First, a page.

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Bhagana outrage: On the dire need for a collective struggle

Bhagana outrage: On the dire need for a collective struggle

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Jyotsna Siddharth

Delhi witnessed a protest to condemn the rape of four dalit girls which took place in Bhagana village in Haryana. A huge outcry was demonstrated outside Haryana Chief Minister Bhupinder Singh Hooda’s house on 11th May 2014 to demand justice for the minor dalit girls who were kidnapped, violated and raped on 23rd March 2014 by upper caste boys in Bhagana. Several people – women, men, children from Bhagana, family of victims and representatives from different civil society groups, academicians, writers – joined hands in the protest.

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It is almost two months since the families of the rape victims along with many other dalit families were socially ostracized from the village. Since April 16th, 2014, about 14 families are sitting at Jantar Mantar with their small children waiting for justice. Occupying Jantar Mantar road, ‘marked’ as a designated area for ‘protest’ or ‘assertion’ by the government these families witness an influx of people as sympathizers, supporters, allies, empathizers and representatives from NGOs on a daily basis. Several kilometers away from Haryana, they have resumed a parallel life in Delhi. This parallel life has no access to school, lacks safety for women especially for the dalit girls (who recently underwent a nightmarish incidence back in their village), and unavailability of basic facilities. In addition, the families are left to the mercy of changing weather with no alternate spaces to stay.

Most disheartening is the government’s no-response policy towards issues of caste-based violence, especially violence meted out to dalit women, women from socially marginalized groups in India. In spite of reporting several cases of rape, kidnapping, harassment of dalit girls, police continues to dodge FIRs, to consciously delay the process till the perpetrators find a ‘safe’ shelter, with the help of powerful upper-caste local politicians. Such cases of repeated violence on dalit communities highlight not just the vulnerability of dalits in a casteist country but also depict the horrific state of inefficient mechanisms to protect the interest of the marginalized or lack of intent to provide fair trial. Existing systems are largely in control of upper castes and used consistently as a tool to maintain their ‘powerful’ position in society.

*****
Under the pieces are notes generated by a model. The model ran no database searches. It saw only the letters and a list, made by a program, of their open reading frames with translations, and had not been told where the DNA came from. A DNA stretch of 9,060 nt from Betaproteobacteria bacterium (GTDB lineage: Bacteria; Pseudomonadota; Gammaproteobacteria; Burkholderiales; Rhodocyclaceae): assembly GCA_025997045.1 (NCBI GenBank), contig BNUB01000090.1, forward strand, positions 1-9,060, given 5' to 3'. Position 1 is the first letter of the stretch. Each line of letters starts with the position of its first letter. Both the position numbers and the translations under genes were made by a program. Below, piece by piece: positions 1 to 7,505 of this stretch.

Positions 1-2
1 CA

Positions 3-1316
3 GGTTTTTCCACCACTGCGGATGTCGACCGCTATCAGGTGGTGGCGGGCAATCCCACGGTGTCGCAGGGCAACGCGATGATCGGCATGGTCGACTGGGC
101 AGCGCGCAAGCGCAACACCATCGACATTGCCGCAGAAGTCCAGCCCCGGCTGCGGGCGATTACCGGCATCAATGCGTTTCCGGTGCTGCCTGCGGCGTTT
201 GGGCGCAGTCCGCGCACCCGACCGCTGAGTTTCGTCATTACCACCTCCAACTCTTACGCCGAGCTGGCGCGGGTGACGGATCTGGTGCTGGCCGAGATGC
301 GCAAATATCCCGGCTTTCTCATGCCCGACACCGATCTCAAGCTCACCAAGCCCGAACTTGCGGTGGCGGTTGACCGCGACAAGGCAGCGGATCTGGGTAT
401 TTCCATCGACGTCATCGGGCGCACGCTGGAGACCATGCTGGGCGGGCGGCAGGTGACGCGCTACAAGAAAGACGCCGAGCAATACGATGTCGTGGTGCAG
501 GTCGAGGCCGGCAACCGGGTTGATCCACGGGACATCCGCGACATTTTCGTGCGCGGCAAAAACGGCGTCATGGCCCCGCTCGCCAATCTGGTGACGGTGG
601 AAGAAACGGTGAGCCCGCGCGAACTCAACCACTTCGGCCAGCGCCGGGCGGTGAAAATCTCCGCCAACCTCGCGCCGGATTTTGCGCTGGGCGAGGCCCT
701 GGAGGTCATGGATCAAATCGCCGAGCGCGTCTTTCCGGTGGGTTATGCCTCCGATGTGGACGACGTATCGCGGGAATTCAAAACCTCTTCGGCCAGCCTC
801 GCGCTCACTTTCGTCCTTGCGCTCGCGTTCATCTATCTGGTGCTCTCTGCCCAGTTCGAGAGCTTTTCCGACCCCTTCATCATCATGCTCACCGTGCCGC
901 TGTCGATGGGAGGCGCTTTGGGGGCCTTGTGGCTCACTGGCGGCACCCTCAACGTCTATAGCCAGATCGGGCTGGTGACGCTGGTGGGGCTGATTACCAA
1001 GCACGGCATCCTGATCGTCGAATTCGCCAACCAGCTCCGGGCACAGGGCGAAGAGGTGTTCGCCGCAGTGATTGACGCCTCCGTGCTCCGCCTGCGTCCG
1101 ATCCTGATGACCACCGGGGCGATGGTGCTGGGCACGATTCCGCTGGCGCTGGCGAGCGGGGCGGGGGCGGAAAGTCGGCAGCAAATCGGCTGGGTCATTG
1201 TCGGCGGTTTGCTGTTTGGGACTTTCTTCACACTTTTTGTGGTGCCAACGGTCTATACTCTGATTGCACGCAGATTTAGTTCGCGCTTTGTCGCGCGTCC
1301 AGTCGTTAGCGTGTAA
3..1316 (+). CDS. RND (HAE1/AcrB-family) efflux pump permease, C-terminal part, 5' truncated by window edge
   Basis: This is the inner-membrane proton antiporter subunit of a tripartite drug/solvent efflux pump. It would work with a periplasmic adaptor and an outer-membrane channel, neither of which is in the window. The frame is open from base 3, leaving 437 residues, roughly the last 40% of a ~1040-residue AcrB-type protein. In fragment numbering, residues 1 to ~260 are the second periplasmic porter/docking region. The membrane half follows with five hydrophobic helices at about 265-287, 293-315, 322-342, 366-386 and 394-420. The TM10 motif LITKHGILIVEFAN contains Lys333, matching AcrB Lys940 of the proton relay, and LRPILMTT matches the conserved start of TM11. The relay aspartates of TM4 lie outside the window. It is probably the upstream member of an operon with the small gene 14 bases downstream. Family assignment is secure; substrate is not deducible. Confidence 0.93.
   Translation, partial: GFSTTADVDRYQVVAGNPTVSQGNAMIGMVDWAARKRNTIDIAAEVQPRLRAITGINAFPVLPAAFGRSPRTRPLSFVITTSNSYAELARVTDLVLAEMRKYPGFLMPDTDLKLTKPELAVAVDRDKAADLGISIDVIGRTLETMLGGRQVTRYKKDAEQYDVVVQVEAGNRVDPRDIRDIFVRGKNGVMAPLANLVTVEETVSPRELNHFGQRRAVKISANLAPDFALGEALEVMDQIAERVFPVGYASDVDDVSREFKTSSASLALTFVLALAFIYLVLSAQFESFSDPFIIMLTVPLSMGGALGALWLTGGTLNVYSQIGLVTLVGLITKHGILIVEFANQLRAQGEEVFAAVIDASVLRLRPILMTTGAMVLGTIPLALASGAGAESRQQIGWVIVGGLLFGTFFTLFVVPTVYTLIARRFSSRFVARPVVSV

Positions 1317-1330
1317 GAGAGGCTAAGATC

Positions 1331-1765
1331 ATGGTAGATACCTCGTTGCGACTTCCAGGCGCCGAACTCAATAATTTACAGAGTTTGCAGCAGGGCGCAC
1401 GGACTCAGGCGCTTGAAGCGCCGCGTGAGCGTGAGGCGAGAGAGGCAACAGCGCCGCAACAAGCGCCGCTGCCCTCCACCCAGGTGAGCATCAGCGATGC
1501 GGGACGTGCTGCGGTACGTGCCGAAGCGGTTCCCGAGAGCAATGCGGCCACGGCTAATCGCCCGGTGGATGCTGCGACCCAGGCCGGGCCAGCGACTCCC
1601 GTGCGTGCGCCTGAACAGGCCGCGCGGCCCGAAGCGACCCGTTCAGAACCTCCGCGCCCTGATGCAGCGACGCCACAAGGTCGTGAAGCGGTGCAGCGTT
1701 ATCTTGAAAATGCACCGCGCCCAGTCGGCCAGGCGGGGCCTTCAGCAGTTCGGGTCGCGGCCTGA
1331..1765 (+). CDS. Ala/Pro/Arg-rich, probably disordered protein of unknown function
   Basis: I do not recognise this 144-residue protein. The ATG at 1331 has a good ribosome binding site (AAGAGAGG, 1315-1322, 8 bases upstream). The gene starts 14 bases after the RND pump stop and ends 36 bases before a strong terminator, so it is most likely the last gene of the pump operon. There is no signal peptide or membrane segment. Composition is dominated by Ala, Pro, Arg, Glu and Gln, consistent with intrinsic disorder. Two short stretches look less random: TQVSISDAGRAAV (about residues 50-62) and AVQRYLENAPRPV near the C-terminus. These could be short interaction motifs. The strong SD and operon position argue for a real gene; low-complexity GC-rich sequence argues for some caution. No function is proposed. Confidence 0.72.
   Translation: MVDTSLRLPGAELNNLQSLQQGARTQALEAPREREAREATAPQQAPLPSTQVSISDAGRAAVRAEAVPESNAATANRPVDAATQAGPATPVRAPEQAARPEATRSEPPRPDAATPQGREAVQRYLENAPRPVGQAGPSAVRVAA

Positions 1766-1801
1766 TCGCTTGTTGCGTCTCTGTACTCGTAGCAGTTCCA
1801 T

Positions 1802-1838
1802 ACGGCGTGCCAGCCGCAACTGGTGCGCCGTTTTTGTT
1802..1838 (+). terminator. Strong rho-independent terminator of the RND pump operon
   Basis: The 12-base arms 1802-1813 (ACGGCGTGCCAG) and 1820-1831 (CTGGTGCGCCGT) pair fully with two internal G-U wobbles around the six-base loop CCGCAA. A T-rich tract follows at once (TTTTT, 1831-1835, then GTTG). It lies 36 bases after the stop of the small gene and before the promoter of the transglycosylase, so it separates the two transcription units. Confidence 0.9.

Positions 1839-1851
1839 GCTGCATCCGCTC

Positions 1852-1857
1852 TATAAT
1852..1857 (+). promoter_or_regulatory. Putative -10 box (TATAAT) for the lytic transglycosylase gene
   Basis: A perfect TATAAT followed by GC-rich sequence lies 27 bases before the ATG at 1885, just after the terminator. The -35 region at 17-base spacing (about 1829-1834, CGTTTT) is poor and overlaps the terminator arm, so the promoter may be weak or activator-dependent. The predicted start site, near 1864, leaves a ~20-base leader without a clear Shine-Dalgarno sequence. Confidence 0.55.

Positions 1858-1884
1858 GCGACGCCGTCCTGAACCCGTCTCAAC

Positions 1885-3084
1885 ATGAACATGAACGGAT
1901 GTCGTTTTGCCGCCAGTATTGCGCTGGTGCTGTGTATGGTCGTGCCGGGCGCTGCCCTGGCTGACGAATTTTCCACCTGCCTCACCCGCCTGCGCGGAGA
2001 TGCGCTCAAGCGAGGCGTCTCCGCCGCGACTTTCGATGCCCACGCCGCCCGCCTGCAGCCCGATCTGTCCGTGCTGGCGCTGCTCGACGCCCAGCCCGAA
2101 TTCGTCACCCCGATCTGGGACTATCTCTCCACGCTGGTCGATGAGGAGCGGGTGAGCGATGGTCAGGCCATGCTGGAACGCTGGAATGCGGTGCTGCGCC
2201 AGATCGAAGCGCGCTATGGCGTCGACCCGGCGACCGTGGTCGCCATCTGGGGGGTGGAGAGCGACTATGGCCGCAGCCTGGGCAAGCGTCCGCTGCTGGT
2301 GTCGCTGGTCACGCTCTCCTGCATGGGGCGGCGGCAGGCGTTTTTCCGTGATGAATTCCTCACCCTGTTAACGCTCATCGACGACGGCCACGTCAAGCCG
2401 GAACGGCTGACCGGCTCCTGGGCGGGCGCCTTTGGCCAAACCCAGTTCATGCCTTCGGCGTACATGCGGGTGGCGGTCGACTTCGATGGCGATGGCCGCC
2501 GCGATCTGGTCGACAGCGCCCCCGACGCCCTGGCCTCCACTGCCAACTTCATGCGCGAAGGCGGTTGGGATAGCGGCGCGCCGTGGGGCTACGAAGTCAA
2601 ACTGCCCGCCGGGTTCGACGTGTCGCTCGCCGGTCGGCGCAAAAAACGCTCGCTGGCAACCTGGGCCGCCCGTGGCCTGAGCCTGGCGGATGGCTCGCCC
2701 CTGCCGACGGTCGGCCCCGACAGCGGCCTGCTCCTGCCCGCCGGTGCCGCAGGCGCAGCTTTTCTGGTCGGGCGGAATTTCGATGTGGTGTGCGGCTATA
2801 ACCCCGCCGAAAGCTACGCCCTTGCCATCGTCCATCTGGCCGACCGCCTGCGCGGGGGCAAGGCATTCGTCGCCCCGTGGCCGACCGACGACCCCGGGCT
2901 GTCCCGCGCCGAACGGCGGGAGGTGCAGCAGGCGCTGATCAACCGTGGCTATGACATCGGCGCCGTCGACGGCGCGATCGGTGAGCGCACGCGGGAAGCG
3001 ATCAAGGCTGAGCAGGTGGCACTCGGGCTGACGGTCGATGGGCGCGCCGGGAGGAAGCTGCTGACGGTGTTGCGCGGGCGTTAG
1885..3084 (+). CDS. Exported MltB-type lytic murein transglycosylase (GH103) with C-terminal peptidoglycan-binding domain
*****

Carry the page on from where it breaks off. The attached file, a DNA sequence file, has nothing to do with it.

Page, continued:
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Upper caste domination finds its ‘legitimate’ grounds often in ‘villages’, legitimized through Khap Panchayats, especially in the case of Harayana. As a result, the bodies of dalit women are supposed to be freely “available” for labour, pleasure, abuse or serving their interests. Prem Chowdhry writes, “preserving caste boundaries, and caste purity ensures this patriliny. It implies the need for control of female sexuality to assure the paternity and lineage of the offspring.”1 In case of dalit women, the need for sexual control extrapolates several fold as dalit women work in insecure environments, which makes them vulnerable and socio-economically discriminated. In addition, their bodies are treated as sites of ‘dishonor’, revenge and domination. Dalit women’s bodies can also be seen symbolically as ‘apparatus,’ reproducing ‘subjects of subjugation,’ better destroyed, before gaining consciousness about their exploited state. Thus, to reiterate that caste discrimination begins much before the conception of the idea of birth and thrives till death, only to cyclically reproduce itself with the ‘idea of conception’.

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Today, there is a dire need for solid drivers of change from the community backed by a generation of dalit activists, writers, and academicians who don’t feel compelled to push their personal ‘agendas’ at the forefront. There has to be a common consensus on the larger goal of annihilation of caste in real terms, freeing dalit women and men from clutches of caste violation, domination and inhibition. We as dalits, need to make conscious efforts to come out from a stale narrow patriarchal understanding of caste as we need to collectively demand our rights, snatch our rightful space and claim our space in society. We should be careful in not trapping our women in pigeonholes of ‘mothers’, ‘sisters’ and ‘daughters’ alone. In mass gatherings, we need to address our women as individuals with a much longer history of violation to be able to rightfully articulate our demands.

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The outrage at 9 Pant Marg, EFLU, and other parts of the country only reminds us that our struggle for dignified life, equal opportunity in all spheres and freedom from caste based violations is not a cinch. It needs committed, cohesive and undeterred group of dalit leaders, doctors, engineers, academicians, teachers, scientists, artists, thinkers and philosophers who can work parallely in their spaces and with others to move on the path of annihilating caste!

Jai Bhim!!


[1] Chowdhry, P. 2009. Contentious Marriages, Eloping Couples: Gender, Caste and Patriarchy in Northern India, Delhi: Oxford University Press

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Please also read another article on the issue:

Bhagana-Haryana Rape Victims warn Hooda against inaction: by Ravi Nitesh



Jyotsna Siddharth is pursuing her M.Phil in Sociology from Delhi School of Economics.

Pictures courtesy: Rajeev R Singh and Sanghapali Aruna Lohitakshi.